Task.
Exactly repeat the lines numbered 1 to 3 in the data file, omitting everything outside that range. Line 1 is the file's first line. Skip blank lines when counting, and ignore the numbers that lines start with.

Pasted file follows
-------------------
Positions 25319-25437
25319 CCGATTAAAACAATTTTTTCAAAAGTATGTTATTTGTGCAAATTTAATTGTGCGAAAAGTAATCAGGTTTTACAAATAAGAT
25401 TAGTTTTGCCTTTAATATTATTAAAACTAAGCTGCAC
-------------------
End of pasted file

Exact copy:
Positions 25319-25437
25319 CCGATTAAAACAATTTTTTCAAAAGTATGTTATTTGTGCAAATTTAATTGTGCGAAAAGTAATCAGGTTTTACAAATAAGAT
25401 TAGTTTTGCCTTTAATATTATTAAAACTAAGCTGCAC